Feb 1, 2018

Amazon beats earnings estimates for holiday quarter

Amazon CEO Jeff Bezos at a Golden Globes party last month. Photo: Alberto E. Rodriguez/Getty Images

Amazon's earnings for the 2017 holiday season beat estimates as it continues to dominate the online retail market.

The bigger picture: The Wall Street Journal notes that the fourth quarter of 2017 was the first where the company — which has notoriously tight margins — drew a profit of more than $1 billion, which the company says included a "provisional" tax benefit of $789 million linked to the recently-passed tax reform bill.

The results come not long after Amazon jolted the healthcare market with news that it would create a new company with J.P. Morgan Chase and Berkshire Hathaway to "address health care" for their employees in the United States.

The gritty details:

  • The company brought in $3.75 per-share in Q4 of 2017, vs. the $1.85 estimated by Wall Street, per CNBC.
  • It's total quarterly profit was $1.9 billion. It was $749 million in the year-ago quarter.
  • Net fourth-quarter sales rose rose to $60.5 billion, up from $43.7 in the year-ago quarter.

Note: This post has been clarified to show that Amazon dominates online retail, not physical retail as well.

Go deeper

Updated 13 mins ago - Politics & Policy

CNN crew arrested live on air while reporting on Minneapolis protests

CNN's Omar Jimenez and his crew were arrested Friday by Minneapolis state police while reporting on the protests that followed the death of George Floyd, a black man who died in police custody in the city.

What happened: CNN anchors said Jimenez and his crew were arrested for not moving after being told to by police, though the live footage prior to their arrests clearly shows Jimenez talking calmly with police and offering to move wherever necessary.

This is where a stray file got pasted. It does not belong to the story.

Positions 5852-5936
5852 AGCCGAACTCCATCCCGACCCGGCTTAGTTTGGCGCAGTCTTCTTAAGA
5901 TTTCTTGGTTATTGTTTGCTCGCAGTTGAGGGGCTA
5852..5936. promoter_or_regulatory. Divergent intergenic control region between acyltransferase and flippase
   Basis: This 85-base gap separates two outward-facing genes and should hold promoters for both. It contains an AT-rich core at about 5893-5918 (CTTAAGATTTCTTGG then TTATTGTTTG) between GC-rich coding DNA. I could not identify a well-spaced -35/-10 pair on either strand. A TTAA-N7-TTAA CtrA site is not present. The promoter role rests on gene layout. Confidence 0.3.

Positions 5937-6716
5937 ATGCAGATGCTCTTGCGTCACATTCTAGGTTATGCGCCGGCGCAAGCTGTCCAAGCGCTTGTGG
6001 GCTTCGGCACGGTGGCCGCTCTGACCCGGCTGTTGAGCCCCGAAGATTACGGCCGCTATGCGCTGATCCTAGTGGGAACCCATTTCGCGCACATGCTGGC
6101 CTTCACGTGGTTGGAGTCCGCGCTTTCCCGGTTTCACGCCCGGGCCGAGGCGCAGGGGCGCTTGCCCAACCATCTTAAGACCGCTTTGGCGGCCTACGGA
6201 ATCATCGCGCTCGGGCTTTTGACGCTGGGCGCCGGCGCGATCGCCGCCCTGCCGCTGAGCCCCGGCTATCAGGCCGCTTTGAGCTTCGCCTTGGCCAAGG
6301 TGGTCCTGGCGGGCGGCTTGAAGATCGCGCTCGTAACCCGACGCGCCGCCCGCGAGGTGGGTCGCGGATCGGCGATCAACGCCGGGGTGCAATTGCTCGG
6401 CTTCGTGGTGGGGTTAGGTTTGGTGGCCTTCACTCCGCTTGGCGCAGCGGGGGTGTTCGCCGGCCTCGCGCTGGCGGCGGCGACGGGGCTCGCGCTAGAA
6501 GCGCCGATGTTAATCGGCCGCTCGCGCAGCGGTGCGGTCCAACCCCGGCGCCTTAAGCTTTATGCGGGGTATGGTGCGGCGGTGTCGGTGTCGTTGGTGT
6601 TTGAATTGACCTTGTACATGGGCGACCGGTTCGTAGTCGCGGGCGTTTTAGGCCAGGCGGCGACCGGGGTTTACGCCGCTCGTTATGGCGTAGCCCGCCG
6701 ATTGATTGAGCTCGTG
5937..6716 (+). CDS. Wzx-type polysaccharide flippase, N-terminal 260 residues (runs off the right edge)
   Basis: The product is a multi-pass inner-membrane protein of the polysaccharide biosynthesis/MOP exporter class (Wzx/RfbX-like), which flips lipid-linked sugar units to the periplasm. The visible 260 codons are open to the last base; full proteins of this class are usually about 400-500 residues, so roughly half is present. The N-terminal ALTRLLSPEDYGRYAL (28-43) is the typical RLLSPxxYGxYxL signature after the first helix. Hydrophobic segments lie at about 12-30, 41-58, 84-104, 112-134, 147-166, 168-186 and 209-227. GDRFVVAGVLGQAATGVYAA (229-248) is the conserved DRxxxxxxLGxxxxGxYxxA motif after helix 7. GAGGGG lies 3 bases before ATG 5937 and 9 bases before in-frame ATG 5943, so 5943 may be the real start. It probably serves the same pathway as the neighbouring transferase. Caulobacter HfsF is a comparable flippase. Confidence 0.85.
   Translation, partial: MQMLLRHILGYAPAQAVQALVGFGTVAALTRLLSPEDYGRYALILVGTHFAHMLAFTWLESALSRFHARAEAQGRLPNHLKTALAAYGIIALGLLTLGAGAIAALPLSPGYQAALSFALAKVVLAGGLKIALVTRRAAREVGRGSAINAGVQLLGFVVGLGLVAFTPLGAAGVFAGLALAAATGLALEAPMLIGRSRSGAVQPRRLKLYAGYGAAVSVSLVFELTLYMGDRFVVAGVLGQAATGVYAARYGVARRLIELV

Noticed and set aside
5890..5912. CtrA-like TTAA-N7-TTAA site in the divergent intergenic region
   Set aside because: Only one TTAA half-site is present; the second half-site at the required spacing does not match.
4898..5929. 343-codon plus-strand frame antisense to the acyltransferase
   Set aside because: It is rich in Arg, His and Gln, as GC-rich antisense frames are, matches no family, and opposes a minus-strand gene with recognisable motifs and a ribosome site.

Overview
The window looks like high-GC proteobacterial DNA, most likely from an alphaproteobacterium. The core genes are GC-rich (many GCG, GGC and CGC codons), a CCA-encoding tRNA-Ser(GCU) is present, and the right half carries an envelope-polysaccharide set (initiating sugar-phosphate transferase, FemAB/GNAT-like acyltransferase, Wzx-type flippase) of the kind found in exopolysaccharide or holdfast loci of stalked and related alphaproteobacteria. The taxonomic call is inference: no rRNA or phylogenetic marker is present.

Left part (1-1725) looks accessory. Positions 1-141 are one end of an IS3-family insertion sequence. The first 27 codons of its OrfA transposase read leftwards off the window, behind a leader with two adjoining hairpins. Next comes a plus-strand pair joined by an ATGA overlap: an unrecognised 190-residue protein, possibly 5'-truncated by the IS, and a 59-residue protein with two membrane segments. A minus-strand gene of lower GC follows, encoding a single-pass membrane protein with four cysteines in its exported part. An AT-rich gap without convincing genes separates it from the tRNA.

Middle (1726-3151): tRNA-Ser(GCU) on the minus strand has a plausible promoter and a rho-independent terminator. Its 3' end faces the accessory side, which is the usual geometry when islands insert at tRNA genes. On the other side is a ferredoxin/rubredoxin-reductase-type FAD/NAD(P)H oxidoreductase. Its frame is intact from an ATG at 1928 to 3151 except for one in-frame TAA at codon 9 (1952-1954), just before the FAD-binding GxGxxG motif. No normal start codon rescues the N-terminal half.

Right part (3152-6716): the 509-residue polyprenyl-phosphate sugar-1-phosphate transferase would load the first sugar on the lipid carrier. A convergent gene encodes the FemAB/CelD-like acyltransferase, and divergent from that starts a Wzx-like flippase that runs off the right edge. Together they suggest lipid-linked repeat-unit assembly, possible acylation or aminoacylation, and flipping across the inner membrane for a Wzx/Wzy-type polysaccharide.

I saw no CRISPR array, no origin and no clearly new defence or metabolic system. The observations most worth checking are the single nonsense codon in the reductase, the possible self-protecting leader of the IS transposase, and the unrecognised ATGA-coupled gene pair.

First look: Trump courts Asian American vote amid coronavirus

Photo: Sarah Silbiger/Getty Images

The president's re-election campaign debuts its "Asian Americans for Trump" initiative in a virtual event tonight, courting a slice of the nation's electorate that has experienced a surge in racism and harassment since the pandemic began.

The big question: How receptive will Asian American voters be in this moment? Trump has stoked xenophobia by labeling COVID-19 the "Chinese virus" and the "Wuhan virus" and equating Chinatowns in American cities to China itself.

How the U.S. might distribute a coronavirus vaccine

Illustration: Annelise Capossela/Axios

Now that there are glimmers of hope for a coronavirus vaccine, governments, NGOs and others are hashing out plans for how vaccines could be distributed once they are available — and deciding who will get them first.

Why it matters: Potential game-changer vaccines will be sought after by everyone from global powers to local providers. After securing supplies, part of America's plan is to tap into its military know-how to distribute those COVID-19 vaccines.